Just for the sake of discussion (not trying to argue or anything) can you provide an example or two. This is one of those topics that people love to fight about, but I just like to see how other people think.

This is pretty much the only time I think it should be used (i.e., as a replacement for the structured exception handling in languages like C++/Java/Python/etc.):

int trysomething(void)
{
  char *buf = 0;
  success = 0;

  if (do_something() == 0) {
        print_error(1);
        goto fail;
  }

  buf = (char *)malloc(100);

  if (do_something_else() == 0) {
        print_error(2);
        goto fail;
  }

   ...

  success = 1;

fail:
  if (buf) free(buf);
  return success;
}

My C is still a little rusty but I would use something like this. Putting the potentially dangerous code in trysomething_internal and using trysomething as a wrapper to report errors and freeing allocated memory.

int trysomething(void)
  {
  char *buf = 0;
  int success = 1;
  int error = trysomething_internal(buf);

  if (error != 0)
    {
    success = 0;
    print_error(error);
    }
  if (buf) free(buf);
  return success;
  }
  
int trysomething_internal(char *buf)
  {
  if (do_something == 0) return 1;
  buf = (char *)malloc(100);
  if (do_something_else() == 0) return 2;
  return 0;
  }

Sure, you never have to use goto and you will always be able to find a way around it. But I would argue that in this case (pseudo exception handling), the single-function top-to-bottom approach with goto is easier to read. No passing buf back and forth, no return codes to remember (and get wrong), etc.

I wonder if the discussion about the use of goto for structured exception handling is out of place in a thread on Arduino syntax.

Arduino users coming across this thread may interpret some of the posts here as endorsing the use of goto in Arduino code. I would expect that all the above posters would agree that anyone seeking advice about syntax would be best advised to stay well away from goto.

Well I would argue that if there is a function, feature, or structure built into C, then there is very likely a time or place where it might very well be the best method available.

Misapplying or abusing a tool is not the fault of the tool nor does it justify throwing the tool away. It's the person using the tool that determines if it's the proper use of the tool. GOTO is simply a tool to use effectively or not, based on the skill of the programmer using it.

I would think that the world of computer programing would be one of the last places that would preach dogma (GOTO == evil, never use). But then again we all know that Windows is evil also ;)

Lefty

Lefty, the point is not about dogma, its that this forum is for Arduino (which, according the the home page is intended for artists, designers, hobbyists). IMO, discussions on arcane usage of C does not serve the arduino user looking for help and advice on syntax, and seems more appropriate for threads in technical forums like avrfreaks.

mem;

I understand and respect your point. It's just I would think doing "what's best for someone" can at some point be seen somewhat condencending at times. The extended reference ( http://arduino.cc/en/Reference/Goto ) has a good definition and example of using GOTO and even discusses the merits and pitfalls of using it as we have been discussing here for the OP.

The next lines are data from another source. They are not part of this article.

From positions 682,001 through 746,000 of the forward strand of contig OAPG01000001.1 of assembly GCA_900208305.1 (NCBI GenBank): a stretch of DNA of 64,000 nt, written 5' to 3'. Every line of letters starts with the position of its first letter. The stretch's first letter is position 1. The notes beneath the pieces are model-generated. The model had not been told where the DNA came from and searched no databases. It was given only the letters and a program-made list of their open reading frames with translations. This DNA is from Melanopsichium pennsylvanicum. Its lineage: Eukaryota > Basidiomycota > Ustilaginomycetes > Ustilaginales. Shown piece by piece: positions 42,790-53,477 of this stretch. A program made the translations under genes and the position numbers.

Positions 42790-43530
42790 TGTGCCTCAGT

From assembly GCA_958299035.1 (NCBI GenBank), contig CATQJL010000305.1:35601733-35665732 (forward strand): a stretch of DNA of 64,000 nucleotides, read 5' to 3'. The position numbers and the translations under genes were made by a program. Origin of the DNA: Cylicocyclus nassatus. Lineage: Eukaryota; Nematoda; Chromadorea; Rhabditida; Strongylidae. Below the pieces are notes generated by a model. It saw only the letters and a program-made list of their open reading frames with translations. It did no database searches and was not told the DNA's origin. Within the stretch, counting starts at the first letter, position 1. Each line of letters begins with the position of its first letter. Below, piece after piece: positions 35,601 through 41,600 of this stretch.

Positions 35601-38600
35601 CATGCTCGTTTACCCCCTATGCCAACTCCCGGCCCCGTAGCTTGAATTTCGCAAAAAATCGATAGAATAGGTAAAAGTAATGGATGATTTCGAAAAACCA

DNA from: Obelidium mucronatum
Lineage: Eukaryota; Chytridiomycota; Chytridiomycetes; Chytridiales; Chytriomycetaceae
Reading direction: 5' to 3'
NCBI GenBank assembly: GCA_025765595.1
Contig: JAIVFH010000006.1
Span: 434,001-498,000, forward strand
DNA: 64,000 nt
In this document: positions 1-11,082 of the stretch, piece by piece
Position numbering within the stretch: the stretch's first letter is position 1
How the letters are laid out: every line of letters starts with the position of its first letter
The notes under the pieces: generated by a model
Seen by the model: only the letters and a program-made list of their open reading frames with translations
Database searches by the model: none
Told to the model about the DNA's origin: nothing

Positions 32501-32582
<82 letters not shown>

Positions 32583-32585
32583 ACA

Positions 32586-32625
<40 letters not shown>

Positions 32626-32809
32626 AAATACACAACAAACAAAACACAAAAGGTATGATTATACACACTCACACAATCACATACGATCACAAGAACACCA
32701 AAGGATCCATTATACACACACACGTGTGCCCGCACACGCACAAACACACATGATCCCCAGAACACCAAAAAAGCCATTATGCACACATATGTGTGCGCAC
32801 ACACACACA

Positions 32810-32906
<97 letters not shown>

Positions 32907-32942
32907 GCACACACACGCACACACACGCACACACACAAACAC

So it's in the C language, it's in the Arduino reference, but for begineers we should treat it like the crazy aunt we keep in the basement and not mention her? ;)

Lefty

It isn't condescending to advise newcomers to avoid techniques that are potentially troublesome (whether they are in the reference material or not).

I may be beating this point to death, but would you agree that its not helpful to the novice programmer struggling to learn how to use functions in a simple sketch, to see expert opinions on using goto in structured exception handling.

A good part of the appeal of Arduino is that it hides all that ugly stuff we engineers love to wrestle with.

Sure, you never have to use goto and you will always be able to find a way around it. But I would argue that in this case (pseudo exception handling), the single-function top-to-bottom approach with goto is easier to read. No passing buf back and forth, no return codes to remember (and get wrong), etc.

I wouldn't call it pseudo exception handling, it's not that robust and still vulnerable to deeper errors, it's just a wrapper function.

In this short example, there isn't much difference, but as you add more things to be done within the code then the goto example would become increasingly more difficult to follow. In either example you need to remember the error codes.

Another thing to remember it's not just how you look at the code, but that other people might have to (or yourself months later). When you use a goto, the reader has to jump through the labels to get an understanding of what a function really does. By putting essential elements into functions (and naming them appropriately) it's much easier to look at the code and determine quickly what it does.

I wonder if the discussion about the use of goto for structured exception handling is out of place in a thread on Arduino syntax.

This thread is called Whats up with GOTO command?.

I do not think it is out of place to discuss the GOTO. It is a part of c, and thus a part of Arduino. And, I do think that it has been quite a heavy emphasis on why not to use the GOTO.

Misapplying or abusing a tool is not the fault of the tool nor does it justify throwing the tool away.

I very much agree.

GOTO is still around... plain and simple. If it were truly EVIL, it would be gone.

But, how about an analogy...

If you can hammer in a nail with a ROCK you will still get the nail hammered in... but if you had a hammer nearby... why use the ROCK? Well, human nature... somebody will insist a ROCK is easier. ;)

There may even be cases where using a GOTO will let you produce LESS code and that can be good for the limited Arduino code space.

The question should not be "What's up with it?" but rather "is it the best choice?" when using it in your code. It's your code and if it becomes "spaghetti" as a result of GOTO's... you'll be the one untangling the mess in the future.